Ob­vi­ously, he was some­what dis­ori­ented, as well as hurt and in shock. Glanc­ing side­ways, I dis­cov­ered that the herd was a few hun­dred me­tres away; they had come closer to see what all the ruckus was about. They started to move to­wards the re­treat­ing calf. The thought crossed my mind that range cat­tle can be very ag­gres­sive to­wards in­trud­ers, and I had no idea which cow was the calf’s mother. But I was so busy try­ing to get that calf headed to­wards them that I re­ally didn’t dwell on those thoughts. I just wanted him safe.

Run­ning af­ter the calf, I man­aged to get in front of him, and, zigzag­ging as he dodged back and forth, I tried to get him turned to­wards the herd. Would I suc­ceed? Fi­nally, I got him fac­ing in the right di­rec­tion and he ran to­wards the first group of cows.

Stop­ping to catch my breath, I watched as the calf ran through the group; they all checked him out as he passed by. Fi­nally slow­ing down, he joined up with a black cow with a splash of white on her face. Then they all started slowly back to­wards the creek, with the calf safely in the mid­dle of the herd.

With a sense of relief, I thought about how, in spite of how tough those range cows can be, they made no ag­gres­sive moves in my di­rec­tion at all. Strange how the calf was left all by him­self, but he was prob­a­bly nap­ping and his mom was a first­timer, new to rais­ing a calf. When the herd started to move to­wards the creek, she was most likely un­aware that he hadn’t fol­lowed along and didn’t re­al­ize the dan­ger of po­ten­tial preda­tors.

I stayed around for quite awhile in case those coy­otes came back. My hus­band, an ex­pe­ri­enced out­doors­man, later told me that coy­otes are plen­ti­ful in that area, as the bighorn sheep have their young nearby. The coy­otes make every at­tempt to nab one of the new­born lambs. He said that’s why the ewes stay up in the rocky ar­eas and hide their lambs when they’re very small.

For­tu­nately, the coy­otes didn’t re­turn and when I fi­nally left for home, the lit­tle calf was sleep­ing next to his mom with the rest of the herd re­lax­ing nearby.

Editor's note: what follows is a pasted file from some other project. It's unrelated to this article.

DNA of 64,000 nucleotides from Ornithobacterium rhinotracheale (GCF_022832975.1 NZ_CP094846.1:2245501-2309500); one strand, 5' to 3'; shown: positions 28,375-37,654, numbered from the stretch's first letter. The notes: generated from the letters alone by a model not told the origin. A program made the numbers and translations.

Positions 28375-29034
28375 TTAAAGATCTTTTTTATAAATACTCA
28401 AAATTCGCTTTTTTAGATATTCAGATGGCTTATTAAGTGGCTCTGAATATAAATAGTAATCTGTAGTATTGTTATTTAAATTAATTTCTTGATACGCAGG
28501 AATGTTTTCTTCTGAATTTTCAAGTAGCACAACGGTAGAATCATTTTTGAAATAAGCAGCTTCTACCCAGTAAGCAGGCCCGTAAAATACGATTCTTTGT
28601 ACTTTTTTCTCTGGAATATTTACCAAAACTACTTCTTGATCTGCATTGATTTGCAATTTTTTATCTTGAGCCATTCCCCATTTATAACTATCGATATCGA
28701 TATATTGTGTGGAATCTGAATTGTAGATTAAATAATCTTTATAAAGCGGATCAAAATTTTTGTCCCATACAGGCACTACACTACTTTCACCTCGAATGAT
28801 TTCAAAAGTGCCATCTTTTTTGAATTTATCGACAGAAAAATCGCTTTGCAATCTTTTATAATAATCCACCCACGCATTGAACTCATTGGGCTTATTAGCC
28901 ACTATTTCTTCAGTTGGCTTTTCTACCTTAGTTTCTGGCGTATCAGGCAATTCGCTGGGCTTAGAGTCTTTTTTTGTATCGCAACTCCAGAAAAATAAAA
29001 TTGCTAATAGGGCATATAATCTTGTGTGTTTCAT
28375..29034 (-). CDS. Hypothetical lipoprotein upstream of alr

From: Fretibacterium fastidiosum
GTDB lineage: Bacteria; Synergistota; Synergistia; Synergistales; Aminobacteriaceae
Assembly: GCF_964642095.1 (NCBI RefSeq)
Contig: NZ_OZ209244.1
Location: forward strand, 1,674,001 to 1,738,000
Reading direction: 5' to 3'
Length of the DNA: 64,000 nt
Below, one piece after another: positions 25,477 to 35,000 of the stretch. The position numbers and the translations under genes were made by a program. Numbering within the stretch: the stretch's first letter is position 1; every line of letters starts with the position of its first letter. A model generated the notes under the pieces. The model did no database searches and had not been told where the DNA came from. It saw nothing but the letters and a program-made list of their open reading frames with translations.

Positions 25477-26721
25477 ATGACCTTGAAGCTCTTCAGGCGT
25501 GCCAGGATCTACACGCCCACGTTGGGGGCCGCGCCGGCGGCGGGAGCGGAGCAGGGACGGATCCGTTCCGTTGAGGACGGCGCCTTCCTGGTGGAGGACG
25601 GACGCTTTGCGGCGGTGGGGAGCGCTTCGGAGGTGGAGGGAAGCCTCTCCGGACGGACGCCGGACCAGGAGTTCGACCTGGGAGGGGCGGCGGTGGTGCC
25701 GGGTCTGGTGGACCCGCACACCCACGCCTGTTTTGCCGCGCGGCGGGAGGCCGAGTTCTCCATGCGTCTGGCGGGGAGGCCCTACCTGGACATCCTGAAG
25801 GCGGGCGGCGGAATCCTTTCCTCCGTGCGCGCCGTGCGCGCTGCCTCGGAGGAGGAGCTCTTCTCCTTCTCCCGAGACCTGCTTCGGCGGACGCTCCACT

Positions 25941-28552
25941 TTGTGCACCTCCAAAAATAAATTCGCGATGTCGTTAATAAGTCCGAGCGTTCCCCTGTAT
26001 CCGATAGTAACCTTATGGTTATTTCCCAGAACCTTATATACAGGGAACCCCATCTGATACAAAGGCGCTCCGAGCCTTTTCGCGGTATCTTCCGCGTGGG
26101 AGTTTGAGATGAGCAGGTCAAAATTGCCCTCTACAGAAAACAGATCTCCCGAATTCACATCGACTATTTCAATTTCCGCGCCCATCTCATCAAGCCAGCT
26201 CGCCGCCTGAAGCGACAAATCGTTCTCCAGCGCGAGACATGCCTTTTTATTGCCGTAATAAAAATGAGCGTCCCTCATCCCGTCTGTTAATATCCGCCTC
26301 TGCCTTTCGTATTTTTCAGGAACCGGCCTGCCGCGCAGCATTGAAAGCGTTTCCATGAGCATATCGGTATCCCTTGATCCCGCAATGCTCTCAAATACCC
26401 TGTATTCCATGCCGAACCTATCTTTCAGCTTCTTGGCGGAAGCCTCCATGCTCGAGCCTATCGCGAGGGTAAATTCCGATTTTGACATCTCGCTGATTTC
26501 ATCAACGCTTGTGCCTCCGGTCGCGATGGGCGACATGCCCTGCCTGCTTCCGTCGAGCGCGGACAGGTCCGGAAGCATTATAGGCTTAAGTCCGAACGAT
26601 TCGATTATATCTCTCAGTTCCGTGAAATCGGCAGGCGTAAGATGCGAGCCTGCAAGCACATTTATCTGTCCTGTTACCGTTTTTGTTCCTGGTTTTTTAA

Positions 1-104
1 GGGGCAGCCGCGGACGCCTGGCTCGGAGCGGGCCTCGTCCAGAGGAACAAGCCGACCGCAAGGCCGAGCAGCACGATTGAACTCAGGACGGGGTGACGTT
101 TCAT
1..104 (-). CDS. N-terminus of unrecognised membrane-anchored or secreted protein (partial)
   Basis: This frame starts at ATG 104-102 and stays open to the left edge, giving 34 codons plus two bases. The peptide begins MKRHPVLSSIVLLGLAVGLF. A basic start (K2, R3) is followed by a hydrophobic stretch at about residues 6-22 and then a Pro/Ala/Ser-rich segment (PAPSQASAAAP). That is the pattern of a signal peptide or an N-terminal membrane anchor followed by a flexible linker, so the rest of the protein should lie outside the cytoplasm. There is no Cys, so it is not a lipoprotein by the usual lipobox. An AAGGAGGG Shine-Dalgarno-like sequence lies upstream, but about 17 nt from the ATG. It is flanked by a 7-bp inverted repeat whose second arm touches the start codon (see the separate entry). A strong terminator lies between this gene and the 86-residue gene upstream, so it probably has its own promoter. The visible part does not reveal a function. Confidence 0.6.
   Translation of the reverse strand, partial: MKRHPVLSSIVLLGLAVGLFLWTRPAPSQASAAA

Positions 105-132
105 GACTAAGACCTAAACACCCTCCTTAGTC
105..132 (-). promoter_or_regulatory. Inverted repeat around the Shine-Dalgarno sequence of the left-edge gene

I never did find out who owned the cat­tle. On sub­se­quent bik­ing and hik­ing trips out that way, I al­ways checked on how the calf was do­ing. Be­cause the herd moved around a fair bit, it was chal­leng­ing to spot him and his mom some­times, es­pe­cially if they were ly­ing down in places where the grass was long, or graz­ing where they were partly hid­den by shrubs or sage­brush. For­tu­nately, be­cause of his rusty-red colour­ing with a wee bit of white on his front, I was usu­ally able to spot the calf and was pleased to see he was grow­ing and thriv­ing. I was just so happy I had been able to save his life that day.

JEAN HUMPHREYS Jean has lived in Bri­tish Columbia all her life, presently re­sid­ing in Kam­loops. Sadly, she lost her hus­band ear­lier this year. Jean re­cently re­tired from work­ing for the li­brary sys­tem on the ref­er­ence/ in­for­ma­tion desk. Her hob­bies include hik­ing, bik­ing, camp­ing, watch­ing wildlife and birds, and writ­ing. She has writ­ten ar­ti­cles for var­i­ous news­pa­pers and had a col­lege es­say pub­lished in the B.c.his­tor­i­cal News. Jean is also con­cerned about the en­vi­ron­ment and preser­va­tion of wild spa­ces. She is ex­cited about hav­ing her story pub­lished in Our Canada!